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Planning Paris Trip

French culture, to say the least, is very different. As a whole, it’s a nation with a sense of refinement that simply isn’t part of the American experience. And that is OK, you will experience these things during your trip and appreciate them for what they are as they enrich you culturally such as a ton of amazing regional wines, foods, and cheeses. France has a very rich wine culture that I think wine lovers anywhere can appreciate. You’ll taste the vast varieties of French cheeses. I had never tried goat cheese until I came here. Believe me it’s amazing. But my favorite aspect of French food is the pastries. You’ll see it all, croissants, pains au chocolat, beignets (French doughnuts), and a ton of different types of tartes!

I think the main difference between American culture and French culture is the way in which people do business and treat commercial relationships. They both have their pros and cons and as a tourist you’ll be faced with situations in which you might not know how to react. So here are a few tips below:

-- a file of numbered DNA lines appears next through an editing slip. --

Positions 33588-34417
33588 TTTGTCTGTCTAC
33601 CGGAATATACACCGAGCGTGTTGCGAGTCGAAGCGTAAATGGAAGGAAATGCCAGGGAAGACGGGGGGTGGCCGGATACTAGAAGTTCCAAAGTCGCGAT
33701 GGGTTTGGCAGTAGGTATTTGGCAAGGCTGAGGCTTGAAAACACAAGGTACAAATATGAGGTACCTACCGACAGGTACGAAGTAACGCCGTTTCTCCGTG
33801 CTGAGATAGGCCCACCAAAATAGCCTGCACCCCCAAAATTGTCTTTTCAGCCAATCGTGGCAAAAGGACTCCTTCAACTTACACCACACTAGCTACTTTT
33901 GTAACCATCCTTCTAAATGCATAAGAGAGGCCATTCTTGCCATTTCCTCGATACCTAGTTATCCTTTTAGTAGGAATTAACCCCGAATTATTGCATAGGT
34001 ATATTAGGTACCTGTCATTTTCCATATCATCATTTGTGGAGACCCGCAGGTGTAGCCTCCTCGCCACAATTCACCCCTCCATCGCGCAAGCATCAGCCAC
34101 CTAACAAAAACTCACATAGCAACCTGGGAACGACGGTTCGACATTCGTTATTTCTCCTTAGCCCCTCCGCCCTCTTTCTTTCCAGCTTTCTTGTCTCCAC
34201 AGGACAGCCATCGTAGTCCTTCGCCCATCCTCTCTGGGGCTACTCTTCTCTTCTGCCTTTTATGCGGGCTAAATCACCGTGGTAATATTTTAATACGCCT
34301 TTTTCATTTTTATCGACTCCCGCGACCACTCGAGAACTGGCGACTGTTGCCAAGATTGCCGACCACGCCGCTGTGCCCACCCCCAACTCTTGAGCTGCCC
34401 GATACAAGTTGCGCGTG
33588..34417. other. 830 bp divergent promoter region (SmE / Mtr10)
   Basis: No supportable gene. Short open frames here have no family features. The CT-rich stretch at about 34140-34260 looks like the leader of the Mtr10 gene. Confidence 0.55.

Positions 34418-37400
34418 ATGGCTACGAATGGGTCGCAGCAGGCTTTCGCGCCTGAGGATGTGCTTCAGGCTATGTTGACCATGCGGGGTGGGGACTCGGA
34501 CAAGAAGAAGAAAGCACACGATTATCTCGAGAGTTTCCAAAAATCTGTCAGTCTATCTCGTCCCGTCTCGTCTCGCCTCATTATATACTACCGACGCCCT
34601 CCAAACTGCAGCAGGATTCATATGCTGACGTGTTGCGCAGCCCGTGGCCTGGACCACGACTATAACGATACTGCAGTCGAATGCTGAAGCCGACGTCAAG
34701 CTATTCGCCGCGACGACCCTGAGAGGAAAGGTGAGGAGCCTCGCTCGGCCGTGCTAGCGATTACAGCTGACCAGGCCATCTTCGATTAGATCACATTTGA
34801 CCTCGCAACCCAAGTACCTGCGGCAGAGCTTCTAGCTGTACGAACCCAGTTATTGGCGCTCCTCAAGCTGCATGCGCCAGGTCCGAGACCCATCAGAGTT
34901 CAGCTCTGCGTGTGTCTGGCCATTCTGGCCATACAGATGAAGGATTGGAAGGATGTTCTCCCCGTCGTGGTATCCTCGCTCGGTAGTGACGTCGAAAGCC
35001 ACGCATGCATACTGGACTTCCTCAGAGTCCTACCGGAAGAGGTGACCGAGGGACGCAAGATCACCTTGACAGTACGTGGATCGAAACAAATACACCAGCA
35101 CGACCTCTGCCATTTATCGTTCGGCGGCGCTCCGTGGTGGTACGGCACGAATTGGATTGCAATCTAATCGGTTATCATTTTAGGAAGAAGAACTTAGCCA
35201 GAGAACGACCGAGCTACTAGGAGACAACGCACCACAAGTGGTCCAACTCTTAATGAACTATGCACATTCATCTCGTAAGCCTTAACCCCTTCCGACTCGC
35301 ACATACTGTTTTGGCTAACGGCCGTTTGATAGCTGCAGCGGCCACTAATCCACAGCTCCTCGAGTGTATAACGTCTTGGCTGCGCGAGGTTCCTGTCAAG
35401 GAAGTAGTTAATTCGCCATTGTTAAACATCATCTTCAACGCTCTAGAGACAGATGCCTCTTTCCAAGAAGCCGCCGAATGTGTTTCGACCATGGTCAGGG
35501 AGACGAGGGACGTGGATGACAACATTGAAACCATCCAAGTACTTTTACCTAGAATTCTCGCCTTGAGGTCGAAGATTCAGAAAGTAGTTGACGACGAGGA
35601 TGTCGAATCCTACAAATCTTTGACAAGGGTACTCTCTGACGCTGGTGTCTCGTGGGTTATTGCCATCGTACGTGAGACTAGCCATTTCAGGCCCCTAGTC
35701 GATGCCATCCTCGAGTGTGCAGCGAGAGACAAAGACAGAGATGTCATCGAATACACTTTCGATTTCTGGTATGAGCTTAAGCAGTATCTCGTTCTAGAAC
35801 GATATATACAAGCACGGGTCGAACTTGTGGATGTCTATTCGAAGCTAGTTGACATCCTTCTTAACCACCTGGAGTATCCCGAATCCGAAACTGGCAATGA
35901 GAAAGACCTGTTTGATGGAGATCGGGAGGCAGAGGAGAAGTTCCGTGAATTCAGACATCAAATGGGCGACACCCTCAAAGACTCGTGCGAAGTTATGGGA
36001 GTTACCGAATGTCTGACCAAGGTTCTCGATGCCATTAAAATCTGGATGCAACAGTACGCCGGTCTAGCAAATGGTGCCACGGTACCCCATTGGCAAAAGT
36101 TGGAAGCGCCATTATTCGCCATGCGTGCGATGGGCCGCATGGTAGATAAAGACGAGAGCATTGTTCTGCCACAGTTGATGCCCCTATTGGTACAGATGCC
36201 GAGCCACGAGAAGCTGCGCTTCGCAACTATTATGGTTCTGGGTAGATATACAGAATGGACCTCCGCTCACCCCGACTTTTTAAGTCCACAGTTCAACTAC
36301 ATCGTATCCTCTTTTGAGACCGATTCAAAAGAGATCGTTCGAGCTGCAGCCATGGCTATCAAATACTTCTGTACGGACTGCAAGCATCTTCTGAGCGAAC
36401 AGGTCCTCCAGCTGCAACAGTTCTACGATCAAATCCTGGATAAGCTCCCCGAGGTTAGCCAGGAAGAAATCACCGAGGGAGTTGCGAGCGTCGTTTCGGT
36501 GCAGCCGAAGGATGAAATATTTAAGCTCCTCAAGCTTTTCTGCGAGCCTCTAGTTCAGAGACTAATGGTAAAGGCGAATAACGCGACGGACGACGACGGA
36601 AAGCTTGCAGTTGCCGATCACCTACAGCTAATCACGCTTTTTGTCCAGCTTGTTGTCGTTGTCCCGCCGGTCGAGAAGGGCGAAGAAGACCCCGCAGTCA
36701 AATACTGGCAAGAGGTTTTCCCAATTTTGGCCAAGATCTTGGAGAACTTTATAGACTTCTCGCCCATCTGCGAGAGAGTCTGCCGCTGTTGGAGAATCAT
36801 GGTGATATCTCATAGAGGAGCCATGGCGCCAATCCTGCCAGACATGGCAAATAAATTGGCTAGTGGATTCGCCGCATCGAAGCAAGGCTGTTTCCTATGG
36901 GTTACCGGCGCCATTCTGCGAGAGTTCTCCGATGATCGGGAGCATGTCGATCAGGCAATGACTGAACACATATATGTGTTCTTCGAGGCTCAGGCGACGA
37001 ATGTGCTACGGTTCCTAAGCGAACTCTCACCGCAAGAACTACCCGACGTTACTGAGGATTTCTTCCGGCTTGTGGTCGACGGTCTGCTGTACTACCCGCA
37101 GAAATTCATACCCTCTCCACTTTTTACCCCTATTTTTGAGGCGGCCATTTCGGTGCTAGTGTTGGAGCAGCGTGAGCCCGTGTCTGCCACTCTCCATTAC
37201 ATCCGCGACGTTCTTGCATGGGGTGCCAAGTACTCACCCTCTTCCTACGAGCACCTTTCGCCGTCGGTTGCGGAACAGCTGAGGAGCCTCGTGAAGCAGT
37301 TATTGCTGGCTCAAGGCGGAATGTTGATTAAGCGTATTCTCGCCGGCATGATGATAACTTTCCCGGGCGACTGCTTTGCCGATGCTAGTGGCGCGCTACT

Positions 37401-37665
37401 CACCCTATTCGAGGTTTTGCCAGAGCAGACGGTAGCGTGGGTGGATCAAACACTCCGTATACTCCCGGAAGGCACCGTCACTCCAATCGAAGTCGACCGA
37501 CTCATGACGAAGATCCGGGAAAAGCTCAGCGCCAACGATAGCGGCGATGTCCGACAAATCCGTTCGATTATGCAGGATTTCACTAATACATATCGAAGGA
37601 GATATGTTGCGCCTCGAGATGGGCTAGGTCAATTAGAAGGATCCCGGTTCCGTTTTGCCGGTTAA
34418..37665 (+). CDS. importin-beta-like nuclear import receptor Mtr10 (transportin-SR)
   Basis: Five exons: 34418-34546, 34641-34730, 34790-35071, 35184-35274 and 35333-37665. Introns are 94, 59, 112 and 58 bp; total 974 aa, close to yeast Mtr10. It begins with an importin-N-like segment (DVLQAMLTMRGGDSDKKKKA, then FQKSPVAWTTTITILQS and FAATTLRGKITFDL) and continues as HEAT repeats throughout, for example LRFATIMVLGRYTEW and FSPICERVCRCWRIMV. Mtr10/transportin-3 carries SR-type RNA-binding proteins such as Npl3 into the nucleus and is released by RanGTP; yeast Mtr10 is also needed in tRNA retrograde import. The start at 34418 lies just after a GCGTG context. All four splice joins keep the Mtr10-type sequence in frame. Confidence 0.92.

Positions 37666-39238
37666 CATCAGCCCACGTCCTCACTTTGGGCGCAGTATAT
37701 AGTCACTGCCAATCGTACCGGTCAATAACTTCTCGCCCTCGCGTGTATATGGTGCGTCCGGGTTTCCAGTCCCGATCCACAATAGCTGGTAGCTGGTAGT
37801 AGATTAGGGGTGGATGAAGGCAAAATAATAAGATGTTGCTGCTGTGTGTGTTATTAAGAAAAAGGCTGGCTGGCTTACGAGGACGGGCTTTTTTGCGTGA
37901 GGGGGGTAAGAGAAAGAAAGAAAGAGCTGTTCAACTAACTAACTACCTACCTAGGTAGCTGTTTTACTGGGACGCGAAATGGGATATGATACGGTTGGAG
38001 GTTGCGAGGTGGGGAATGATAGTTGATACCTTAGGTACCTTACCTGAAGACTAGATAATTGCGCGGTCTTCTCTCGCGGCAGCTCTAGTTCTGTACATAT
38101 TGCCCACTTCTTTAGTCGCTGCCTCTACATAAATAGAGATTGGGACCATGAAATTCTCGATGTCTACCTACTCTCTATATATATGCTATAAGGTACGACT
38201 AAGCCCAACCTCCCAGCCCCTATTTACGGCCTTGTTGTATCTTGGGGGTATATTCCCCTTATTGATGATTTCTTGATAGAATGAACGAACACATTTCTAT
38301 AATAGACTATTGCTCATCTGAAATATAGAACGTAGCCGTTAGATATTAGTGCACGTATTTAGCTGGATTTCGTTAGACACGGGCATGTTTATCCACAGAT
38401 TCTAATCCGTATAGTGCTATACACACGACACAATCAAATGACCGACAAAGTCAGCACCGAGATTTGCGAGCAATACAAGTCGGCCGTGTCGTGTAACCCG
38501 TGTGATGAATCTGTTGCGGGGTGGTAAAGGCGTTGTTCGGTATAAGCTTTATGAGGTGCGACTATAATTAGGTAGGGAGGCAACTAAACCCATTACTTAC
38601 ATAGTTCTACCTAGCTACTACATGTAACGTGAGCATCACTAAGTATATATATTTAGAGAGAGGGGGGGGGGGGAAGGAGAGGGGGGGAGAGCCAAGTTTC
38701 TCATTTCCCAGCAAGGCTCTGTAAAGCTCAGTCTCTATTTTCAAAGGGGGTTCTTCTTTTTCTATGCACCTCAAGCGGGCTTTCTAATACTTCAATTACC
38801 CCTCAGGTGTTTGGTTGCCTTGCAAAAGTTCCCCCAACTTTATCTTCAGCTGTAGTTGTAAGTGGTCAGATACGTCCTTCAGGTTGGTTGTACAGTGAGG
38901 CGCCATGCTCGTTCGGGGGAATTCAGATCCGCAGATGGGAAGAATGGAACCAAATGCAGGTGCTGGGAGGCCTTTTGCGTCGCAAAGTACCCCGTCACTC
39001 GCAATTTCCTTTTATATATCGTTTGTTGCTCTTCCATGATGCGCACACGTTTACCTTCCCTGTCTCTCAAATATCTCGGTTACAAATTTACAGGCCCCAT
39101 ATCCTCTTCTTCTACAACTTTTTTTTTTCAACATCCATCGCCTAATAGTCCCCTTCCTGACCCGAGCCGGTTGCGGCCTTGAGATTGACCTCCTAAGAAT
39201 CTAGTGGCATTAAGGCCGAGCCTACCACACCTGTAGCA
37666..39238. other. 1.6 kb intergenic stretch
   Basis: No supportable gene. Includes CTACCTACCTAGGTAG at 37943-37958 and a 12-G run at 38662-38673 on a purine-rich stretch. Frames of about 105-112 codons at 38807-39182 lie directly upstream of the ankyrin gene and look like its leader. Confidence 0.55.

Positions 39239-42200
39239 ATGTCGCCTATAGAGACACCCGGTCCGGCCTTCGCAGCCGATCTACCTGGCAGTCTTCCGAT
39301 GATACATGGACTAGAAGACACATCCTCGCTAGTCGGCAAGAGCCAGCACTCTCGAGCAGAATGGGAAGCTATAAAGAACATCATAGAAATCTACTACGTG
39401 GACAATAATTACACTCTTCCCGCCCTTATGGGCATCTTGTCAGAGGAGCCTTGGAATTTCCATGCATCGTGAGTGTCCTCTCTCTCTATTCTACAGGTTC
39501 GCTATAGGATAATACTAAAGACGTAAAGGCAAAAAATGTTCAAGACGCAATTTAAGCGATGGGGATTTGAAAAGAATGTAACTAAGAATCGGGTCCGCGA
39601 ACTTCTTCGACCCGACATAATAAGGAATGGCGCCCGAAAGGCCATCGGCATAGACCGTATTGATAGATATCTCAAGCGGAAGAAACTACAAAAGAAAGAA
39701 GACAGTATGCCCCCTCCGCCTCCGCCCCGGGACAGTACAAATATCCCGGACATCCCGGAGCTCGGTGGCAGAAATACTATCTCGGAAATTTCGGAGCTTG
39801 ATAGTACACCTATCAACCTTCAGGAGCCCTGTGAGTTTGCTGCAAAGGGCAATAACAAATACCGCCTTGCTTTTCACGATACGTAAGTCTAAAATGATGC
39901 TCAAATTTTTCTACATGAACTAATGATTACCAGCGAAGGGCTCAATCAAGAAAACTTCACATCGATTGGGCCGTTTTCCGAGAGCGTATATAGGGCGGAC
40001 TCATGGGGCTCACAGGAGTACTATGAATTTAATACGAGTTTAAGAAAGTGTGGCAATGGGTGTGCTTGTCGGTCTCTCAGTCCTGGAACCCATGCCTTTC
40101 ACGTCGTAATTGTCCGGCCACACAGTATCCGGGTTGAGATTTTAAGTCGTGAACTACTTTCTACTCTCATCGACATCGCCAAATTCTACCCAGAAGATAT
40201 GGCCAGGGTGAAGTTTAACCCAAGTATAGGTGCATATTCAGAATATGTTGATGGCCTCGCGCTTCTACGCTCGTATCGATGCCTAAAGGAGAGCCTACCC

In order to have a successful Paris trip, there is just one thing that I would recommend you do before leaving: learn some basic French phrases. I know you are probably wondering, well what about the rest?! Well that will come once you master the French idea of manners or what they call “politesse.”

As someone who’s been here for a while I can tell that there are basically only two phrases you need to know in order to please the French, and those are “Bonjour” which means hello and “Merci” which means thank you. People here in any field of service basically just want to be acknowledged before being bombarded with questions from a customer. They expect to be greeted. It’s a sign of respect, after which they will proceed to take care of you as a customer.

I’ve had a few experiences in which I would approach an employee at a museum for instance, with a question, and they simply would not let me talk. They kept saying Bonjour, bonjour, bonjour, en France on dit bonjour (in France we say hello) until I realized that he was expecting me to greet him properly before he would even think of helping me. I honestly found it to be quite rude, but after about the fourth time that sort of thing happened to me in different situations I realized it was the only way I was going to get decent service. I’m not saying that I agree with this custom of demanding a proper greeting, but I understand now that it’s the norm and I cannot go against it, because I’ll be the only losing out.

The other important word is of course Merci. Thank you. But this is self-explanatory I hope. It’s the universal way to show gratitude and the French particularly like it. Just like it’s important to greet someone who is about to do you a service, it’s also very important to show gratitude.